In the UK, the Coronavirus pandemic has seen the return of very large public sector deficits as borrowing has risen to fund crisis measures and the recession has driven a fall in tax revenue. The government’s official position might be that such measures are temporary and borrowing will return to normal levels as soon as possible – that would certainly give them cover to impose austerity on the remains of the welfare state. But an alternative possibility is that – with increased uncertainty in financial markets and the risk of permanently lower demand across the economy – increased public spending will be relatively long-lasting. Those who support increased public spending frequently refer to that fact that government borrowing costs (in the form of interest paid on the bonds issued by the state) are extremely low. The reason for this is less familiar: the Bank of England intervenes in so-called secondary markets (where government and corporate debt securities are traded) – lending on favourable terms as well as purchasing assets outright. In doing so, the Bank of England plays both a market maker and liquidity insurance role. For example, it accepts collateral from financial markets – often government debt – in return for cash (so-called repo transactions), which maintains the existence of robust demand for debt. Gabor describes this as the ‘impossible repo trinity’ – a state of interdependence in which government debt plays a key role in financial markets, while stability is created through the support of the central bank for liquid repo markets.

Financial players – banks and institutional investors like pension funds and so-called shadow banks – use government debt and other assets as collateral to borrow cash, which finances investments in riskier, longer-term, higher yield securities. A steady supply of cash is therefore available to be plunged into corporate and mortgage debt – supporting both the ‘productive’ and real estate sectors. Government contracts – funded through government borrowing – form the other side of this equation. Large firms like the big energy companies mentioned above win government contracts, which practically guarantee them a profit as long as they deliver successfully. This attracts investment from financial market players – who often hold government bonds as relatively liquid assets that they can sell in the event that they need to exit a market and meet calls for cash. Government debt - backed by the central bank - plays a pivotal role in ensuring adequate liquidity in financial markets, and the latter are playing a central role as investors in businesses that are driving the UK’s green transition. This set of relationships - a gigantic public-private partnership - revolves around government debt and borrowing.

It is hardly a surprise then that the government’s announcement of its intention to launch a so-called ‘green bond’ (bonds issued specifically for financing green investment), was described by Chancellor Rishi Sunak as an opportunity to ‘renew the UK’s position as the world’s preeminent financial centre.’ The future of financialised capitalism runs through a government subsidised green transition.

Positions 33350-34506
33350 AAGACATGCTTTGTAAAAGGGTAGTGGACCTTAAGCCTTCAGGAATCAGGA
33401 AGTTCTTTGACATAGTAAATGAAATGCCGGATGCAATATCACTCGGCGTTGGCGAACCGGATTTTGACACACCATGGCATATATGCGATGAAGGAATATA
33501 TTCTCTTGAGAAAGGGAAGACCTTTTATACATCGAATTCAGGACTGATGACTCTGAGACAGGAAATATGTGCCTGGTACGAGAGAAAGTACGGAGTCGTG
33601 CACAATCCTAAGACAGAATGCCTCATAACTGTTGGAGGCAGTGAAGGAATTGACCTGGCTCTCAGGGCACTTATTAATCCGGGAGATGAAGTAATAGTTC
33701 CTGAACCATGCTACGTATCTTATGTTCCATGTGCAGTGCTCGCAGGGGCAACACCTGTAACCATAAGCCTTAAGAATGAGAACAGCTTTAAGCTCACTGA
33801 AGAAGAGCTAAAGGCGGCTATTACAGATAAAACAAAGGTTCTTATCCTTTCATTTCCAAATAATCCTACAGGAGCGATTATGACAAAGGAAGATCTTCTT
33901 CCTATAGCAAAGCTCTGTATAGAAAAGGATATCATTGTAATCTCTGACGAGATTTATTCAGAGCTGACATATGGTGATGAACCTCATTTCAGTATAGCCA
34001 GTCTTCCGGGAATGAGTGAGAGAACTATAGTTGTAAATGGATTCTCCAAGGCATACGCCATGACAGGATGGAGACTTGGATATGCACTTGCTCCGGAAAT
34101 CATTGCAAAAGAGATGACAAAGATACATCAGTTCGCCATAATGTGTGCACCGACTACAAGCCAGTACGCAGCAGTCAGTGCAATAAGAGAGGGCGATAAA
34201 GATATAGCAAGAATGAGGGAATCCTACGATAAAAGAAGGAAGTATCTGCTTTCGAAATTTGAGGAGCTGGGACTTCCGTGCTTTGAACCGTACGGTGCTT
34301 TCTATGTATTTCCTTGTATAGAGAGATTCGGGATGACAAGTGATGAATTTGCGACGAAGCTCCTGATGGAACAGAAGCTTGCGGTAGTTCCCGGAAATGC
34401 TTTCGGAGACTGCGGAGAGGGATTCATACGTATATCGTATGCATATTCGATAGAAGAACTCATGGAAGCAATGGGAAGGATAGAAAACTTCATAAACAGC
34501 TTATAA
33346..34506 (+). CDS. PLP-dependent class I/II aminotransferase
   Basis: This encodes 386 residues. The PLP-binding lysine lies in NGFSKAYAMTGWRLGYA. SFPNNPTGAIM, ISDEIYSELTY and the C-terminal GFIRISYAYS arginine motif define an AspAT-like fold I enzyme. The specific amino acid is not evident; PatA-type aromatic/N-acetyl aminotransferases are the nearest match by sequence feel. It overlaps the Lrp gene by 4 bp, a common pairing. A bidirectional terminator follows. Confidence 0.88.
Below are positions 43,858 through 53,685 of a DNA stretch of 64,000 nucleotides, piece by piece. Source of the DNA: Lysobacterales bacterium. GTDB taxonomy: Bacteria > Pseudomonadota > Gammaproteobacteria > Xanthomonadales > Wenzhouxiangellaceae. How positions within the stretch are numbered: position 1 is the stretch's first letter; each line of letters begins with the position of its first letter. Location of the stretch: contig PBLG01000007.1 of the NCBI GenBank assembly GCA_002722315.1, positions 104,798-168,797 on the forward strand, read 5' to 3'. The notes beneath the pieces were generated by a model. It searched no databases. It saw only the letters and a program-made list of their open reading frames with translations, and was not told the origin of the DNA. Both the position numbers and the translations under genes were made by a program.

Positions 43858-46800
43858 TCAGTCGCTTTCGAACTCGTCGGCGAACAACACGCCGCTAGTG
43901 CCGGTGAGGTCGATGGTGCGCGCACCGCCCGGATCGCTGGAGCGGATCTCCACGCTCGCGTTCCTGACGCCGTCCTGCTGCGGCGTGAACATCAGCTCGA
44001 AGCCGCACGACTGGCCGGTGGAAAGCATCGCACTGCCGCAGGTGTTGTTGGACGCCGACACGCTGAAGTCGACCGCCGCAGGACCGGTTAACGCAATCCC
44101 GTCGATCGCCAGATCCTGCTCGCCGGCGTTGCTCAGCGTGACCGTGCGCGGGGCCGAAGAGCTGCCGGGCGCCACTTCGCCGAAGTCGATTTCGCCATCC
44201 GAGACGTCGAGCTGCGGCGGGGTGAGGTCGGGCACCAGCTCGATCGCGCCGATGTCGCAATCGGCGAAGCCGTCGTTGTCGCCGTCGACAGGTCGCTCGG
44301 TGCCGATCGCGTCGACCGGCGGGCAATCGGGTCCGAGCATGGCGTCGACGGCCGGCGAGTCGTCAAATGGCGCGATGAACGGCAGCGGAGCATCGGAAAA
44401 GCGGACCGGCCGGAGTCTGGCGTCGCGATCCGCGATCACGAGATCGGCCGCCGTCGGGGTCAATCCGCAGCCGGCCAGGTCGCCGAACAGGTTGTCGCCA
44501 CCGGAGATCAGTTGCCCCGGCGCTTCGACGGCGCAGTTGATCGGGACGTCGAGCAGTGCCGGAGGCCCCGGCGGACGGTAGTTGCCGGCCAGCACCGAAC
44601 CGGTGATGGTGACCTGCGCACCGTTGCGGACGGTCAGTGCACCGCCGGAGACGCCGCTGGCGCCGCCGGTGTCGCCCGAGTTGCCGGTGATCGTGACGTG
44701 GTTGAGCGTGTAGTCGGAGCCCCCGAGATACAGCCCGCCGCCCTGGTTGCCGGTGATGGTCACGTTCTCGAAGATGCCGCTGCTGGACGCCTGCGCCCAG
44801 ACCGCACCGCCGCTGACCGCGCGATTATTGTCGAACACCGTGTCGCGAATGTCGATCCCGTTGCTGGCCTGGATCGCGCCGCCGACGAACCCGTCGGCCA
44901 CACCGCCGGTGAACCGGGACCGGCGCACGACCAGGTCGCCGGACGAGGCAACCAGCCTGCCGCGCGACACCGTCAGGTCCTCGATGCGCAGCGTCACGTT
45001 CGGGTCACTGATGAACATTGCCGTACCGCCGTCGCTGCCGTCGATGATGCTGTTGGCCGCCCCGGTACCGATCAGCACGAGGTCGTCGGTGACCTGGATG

This set of interdependencies should not be seen simply as the dominance of ‘finance’ over either the state or the ‘productive’ economy. It is rather what happens under capitalism when its fourth leg – that is, the organised working class – is removed from the equation. With little sign of union militancy or growth in union membership, there is no pressure on the state or employers to bargain directly with workers. Productivist nationalism of the postwar variety requires meaningful organisation by workers at the industrial and national level. What is emerging today is a set of state-market interdependencies centred on the exploitation of privatised services and infrastructure for the purpose of maximising returns to wealthy investors. Private markets are both made and backstopped by the state and the central bank – and the returns go to the wealthiest, who have the money to invest. With dampened consumer demand and a disorganised workforce, there is little scope for a more pro-worker rebalancing. You could call it green-washed, financialised nationalism.

With dampened consumer demand and a disorganised workforce, there is little scope for a more pro-worker rebalancing. You could call it green-washed, financialised nationalism.

It is ultimately this set of political-economic relations and the dominant sectors of the economy that underlies the Prime Minister’s Green Industrial Revolution pledges. On the one hand, the project is structured by these powerful private sector interests. It does all it can to make clear its commitment to ‘leverage’ public funds and to ensure their profits. On the other hand, it attempts to recontextualise these interests in a discourse of national purpose and renewal – one that can ‘unite’ the country in a common ‘struggle’. Global capital’s desire for a private-finance-backed ‘green recovery’ here combines with the government’s ideological project to unite their voting bloc – from cautious asset and property owners, pensioners and investors, to former Labour voters in the English ‘regions’ – around a project of national rejuvenation by financialised means. As is so often the case, this so-called green recovery will leave the real needs of both the environment and the global working class unmet.


Author:

Adam Blanden (@Adam_Blanden)

Adam Blanden lives and works in London.